One-third of children up to 8 years old speak two languages at home, but in US schools they do not have the same support as those who only speak English, according to a study by the Migration Policy Institute (MPI).
During the discussion of the work today at a panel of experts, participants stressed that the main problem of these children is the lack of pre-school education, which in the case of Hispanics reaches 41.5%, while in the group of those who only speak English is 47.9%.
According to experts, children need a solid pre-school education to avoid future problems in kindergarten, in preparation for entry to primary education and in their academic future.
A child who starts or misses preschool, already shows problems in the fourth year of primary school with low reading and math levels, said Margie McHugh, director of MPI.
“All children need tools that underpin their future success,” but they do not often have access to them because “very few states have adopted or implemented” policies that address their needs, he added.
Maki Park, a policy analyst and MPI program coordinator, used information from the Census Bureau to outline the sociodemographic characteristics of so-called Dual Language Learners (DLLs) in the United States.
The expert reported that there are 11.5 million in that category, or 32% of children up to 8 years of age who live mostly in California (2.7 million), Texas (1.75 million), New York ( 893,000), Florida (781,000), and Illinois (495,000).
Hispanics lead the list with 62%, followed by Asians with 15% and African Americans with 6%, and Spanish is the main language of their parents (59%), followed by Chinese, Tagalog and Arabic.
Hispanic parents of these children have high rates of limited English proficiency, where only 41% speak “very good” language, and only 26% have finished high school.
“States have a great task to address the growing needs of their immigrant communities and their children’s DLLs,” said Park, for whom the characteristics of the families, who in 58 percent are also low-income, can impede access to quality preschool programs.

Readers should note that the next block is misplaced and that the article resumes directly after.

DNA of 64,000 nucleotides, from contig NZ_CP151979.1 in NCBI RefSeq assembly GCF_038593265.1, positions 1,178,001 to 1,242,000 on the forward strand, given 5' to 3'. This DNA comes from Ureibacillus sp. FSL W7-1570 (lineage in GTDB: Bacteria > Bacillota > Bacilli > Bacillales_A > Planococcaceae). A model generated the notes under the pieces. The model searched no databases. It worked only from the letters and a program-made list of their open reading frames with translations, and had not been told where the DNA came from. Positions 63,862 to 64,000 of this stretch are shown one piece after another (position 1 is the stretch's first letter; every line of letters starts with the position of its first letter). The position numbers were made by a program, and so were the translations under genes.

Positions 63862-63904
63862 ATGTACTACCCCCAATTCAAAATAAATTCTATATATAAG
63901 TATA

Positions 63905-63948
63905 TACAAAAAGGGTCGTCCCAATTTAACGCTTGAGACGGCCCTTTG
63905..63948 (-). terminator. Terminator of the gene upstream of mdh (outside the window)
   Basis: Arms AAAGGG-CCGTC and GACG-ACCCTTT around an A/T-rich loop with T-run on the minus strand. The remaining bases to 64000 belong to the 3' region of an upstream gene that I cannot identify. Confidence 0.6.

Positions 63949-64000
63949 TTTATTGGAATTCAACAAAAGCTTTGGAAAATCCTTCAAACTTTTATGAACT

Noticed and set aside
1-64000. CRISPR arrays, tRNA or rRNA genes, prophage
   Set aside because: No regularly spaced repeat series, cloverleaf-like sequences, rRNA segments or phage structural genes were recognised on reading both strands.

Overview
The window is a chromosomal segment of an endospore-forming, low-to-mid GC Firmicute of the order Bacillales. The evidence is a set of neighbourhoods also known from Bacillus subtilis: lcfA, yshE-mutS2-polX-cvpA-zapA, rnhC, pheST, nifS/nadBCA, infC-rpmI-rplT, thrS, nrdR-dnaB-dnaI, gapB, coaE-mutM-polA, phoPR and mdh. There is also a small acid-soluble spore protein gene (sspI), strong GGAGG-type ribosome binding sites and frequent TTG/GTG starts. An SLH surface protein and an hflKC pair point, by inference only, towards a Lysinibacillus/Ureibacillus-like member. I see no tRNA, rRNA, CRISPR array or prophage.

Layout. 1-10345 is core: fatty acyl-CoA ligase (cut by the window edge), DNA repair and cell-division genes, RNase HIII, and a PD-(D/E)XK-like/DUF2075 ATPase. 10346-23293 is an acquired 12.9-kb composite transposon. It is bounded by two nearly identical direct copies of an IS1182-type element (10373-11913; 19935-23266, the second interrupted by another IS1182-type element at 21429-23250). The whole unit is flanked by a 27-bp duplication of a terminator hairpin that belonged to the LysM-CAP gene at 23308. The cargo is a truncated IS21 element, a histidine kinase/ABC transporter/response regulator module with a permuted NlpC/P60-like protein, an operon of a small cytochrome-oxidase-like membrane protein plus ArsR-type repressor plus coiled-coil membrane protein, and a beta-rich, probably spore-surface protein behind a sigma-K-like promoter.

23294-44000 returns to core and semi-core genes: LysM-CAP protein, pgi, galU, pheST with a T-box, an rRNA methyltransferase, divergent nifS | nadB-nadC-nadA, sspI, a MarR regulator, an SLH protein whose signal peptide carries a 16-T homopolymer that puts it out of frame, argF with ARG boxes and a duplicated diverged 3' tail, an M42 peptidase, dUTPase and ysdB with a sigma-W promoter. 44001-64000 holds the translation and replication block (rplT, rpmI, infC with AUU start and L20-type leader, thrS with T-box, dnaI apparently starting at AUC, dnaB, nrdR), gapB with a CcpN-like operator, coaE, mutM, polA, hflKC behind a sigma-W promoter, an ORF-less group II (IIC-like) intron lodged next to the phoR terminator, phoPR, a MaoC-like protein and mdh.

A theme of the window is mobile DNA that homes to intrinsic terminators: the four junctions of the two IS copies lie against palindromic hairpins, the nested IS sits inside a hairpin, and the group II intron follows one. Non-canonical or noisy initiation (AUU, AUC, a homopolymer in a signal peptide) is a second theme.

Another important finding in today’s discussion was that the growth in the number of children of immigrants in the last decade has led to the adoption of compulsory bilingual education laws in several states, including Alaska, California, Connecticut, Illinois, New Jersey Jersey, New York, Texas, Washington State and Wisconsin.
In contrast, Arizona, Massachusetts, and Tennessee passed laws prohibiting bilingual education in public schools, although Massachusetts lawmakers are debating possible reversal of the law.
Also, in South Carolina, it is specifically required that preschool courses be conducted in English.
Marlene Zepeda, an emeritus professor at California State University in Los Angeles, reported that she was one of those who only taught in English, but the law banning bilingual education was overturned in 2016 by the so-called Proposition 58.
“Public schools have more flexibility to design and implement bilingual and multilingual programs,” she said.
Zepeda stressed the importance that parents have as a model in the early education of children, which will prevail for the rest of their lives.
“Immigrant parents, even though they do not have a formal education, have a lot of power to help three- and four-year-olds develop language and brain” in preschool, which will have repercussions on their entire family, he said.